a critical examination of Nabokov’s collected stories
‘A Busy Man’ (1931) is a typically post-Chekhovian story in that it concerns the gradual revelation of character rather than any series of dramatic events arranged to reach a climax. And it is a further variation on Nabokov’s favourite theme – death – featuring yet another of his Gogolian petty-bourgeois small men.
Grafitski is a writer of topical poems for newspapers. He is friendless, shabby, and he leads a completely empty life – ‘a life that [makes] little sense – the meagre, vapid existence of a third-rate Russian émigré’ (DS, p.168). He is also neurotically self-obsessed, but cultivates his sensibility in a manner which Nabokov renders quite positively. However, he is haunted by a presentiment that he will die at the age of thirty-three, and this idea eventually obliterates everything else from his puny life.
He meditates on Death and how it could be avoided or prepared for. When he reaches what he believes will be his fatal year he sinks into ‘transcendental cowardice’ (p.176) but survives to celebrate his thirty-fourth birthday. The story ends with his feeling relieved, but vaguely aware that there was something he had not understood or thought through properly.
This ‘something’ is of course the fact that he has wasted his life waiting for an event which has not taken place; that it was only this arbitrary notion which gave his life any meaning; that he has not learned from his own stupidity; and that Death still awaits him anyway at some unspecified time in the future. The story is Nabokov’s version of the subject Henry James made famous in The Beast in the Jungle.
It is one of Nabokov’s slighter pieces. He seems at his best when he is handling more energetic narratives full of dramatic ironies (The Return of Chorb) or when his static meditations are based upon more complex material (Spring in Fialta). What this story has to commend it however is its development of the subtle narrative voice Nabokov seemed to be working on at this time.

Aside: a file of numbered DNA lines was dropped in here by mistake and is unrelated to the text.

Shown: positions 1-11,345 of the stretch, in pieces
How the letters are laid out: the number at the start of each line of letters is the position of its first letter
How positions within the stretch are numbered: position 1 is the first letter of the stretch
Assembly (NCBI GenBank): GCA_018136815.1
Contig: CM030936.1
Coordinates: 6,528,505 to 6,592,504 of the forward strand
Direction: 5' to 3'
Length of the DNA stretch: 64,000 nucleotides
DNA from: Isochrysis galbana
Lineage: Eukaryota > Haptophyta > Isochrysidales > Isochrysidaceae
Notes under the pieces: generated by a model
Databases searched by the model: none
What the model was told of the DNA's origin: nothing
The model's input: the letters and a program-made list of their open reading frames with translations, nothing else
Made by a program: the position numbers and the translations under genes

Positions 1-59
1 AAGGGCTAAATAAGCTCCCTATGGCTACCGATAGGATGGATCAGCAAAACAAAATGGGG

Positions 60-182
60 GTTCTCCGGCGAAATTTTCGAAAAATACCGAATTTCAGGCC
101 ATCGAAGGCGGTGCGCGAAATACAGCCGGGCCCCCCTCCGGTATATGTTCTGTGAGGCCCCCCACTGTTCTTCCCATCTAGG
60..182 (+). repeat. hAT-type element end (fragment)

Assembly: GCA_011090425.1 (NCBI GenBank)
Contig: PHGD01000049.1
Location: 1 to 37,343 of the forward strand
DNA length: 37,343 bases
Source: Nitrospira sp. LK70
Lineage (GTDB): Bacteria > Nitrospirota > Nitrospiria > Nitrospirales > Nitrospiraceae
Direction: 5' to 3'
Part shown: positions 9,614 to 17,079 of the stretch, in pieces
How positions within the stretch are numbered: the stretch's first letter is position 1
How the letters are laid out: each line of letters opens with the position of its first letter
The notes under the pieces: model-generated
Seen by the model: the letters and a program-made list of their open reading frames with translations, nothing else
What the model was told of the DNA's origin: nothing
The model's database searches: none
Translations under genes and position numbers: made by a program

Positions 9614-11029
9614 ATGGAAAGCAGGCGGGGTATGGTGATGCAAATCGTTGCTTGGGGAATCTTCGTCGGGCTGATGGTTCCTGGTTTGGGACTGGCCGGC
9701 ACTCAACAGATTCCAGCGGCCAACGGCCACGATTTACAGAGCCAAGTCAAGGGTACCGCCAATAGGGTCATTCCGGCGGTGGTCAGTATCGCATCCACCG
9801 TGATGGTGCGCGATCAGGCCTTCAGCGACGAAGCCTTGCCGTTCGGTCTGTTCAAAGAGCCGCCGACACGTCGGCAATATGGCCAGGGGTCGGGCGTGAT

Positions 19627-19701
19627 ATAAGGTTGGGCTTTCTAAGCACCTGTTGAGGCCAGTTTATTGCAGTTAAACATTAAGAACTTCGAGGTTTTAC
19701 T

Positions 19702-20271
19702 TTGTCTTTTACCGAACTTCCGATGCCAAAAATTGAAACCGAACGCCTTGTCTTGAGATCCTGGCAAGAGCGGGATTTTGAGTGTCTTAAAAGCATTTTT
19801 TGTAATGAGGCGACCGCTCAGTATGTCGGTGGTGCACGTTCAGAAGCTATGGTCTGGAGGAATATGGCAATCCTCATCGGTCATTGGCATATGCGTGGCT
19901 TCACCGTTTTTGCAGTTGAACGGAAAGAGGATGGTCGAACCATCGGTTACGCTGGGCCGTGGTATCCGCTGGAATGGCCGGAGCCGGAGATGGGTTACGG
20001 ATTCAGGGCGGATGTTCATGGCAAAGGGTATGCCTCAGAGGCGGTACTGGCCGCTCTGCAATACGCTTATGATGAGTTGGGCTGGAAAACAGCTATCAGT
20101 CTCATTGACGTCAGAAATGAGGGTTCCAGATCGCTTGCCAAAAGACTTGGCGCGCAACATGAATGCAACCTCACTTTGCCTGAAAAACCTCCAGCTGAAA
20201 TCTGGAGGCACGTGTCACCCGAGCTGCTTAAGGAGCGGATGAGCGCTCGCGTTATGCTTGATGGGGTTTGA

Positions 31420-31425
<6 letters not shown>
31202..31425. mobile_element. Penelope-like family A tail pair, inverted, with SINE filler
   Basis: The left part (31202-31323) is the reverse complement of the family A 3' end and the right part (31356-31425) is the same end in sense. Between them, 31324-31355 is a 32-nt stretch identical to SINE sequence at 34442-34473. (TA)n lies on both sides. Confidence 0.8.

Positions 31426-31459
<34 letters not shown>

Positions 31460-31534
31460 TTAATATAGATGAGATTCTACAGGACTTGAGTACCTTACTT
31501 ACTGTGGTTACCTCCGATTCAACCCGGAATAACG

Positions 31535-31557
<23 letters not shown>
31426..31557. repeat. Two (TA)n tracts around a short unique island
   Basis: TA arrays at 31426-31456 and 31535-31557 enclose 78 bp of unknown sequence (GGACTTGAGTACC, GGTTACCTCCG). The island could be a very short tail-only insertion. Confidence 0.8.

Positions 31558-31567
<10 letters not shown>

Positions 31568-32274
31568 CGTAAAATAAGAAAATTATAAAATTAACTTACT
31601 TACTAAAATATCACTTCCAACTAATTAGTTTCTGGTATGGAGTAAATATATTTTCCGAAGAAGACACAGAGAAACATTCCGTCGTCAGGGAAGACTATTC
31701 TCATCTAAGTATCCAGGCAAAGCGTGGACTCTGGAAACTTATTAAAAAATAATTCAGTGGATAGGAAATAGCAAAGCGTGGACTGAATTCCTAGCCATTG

As his style in general became more self-conscious and baroque, Nabokov began to mingle together a variety of narrative modes. In this story we have a third person omniscient narrative mode mingled with a form of first person interlocutor, as well as a frequently indeterminate mode which seems to be something like unspoken thought:
‘the dream he now remembered was but the recollection of a recollection. When was it that dream? Exact date unknown. Grafitski answered, pushing away the little glass pot with smears of yoghurt and leaning his elbow on the table. When? Come on – approximately? A long time ago. Presumably, between the ages of ten and fifteen: during that period he often thought about death – especially at night’ (p.165)
For all his modernity (and his neologisms apart) Nabokov very rarely invents anything new. What he offers is a virtuoso display of change-ringing on existing narrative modes and rhetorical devices. He makes more demands on the reader in doing so of course – but then he also offers more aesthetic rewards to those prepared to do the work.
© Roy Johnson 2005
Vladimir Nabokov web links
Vladimir Nabokov greatest works
Vladimir Nabokov criticism
Vladimir Nabokov life and works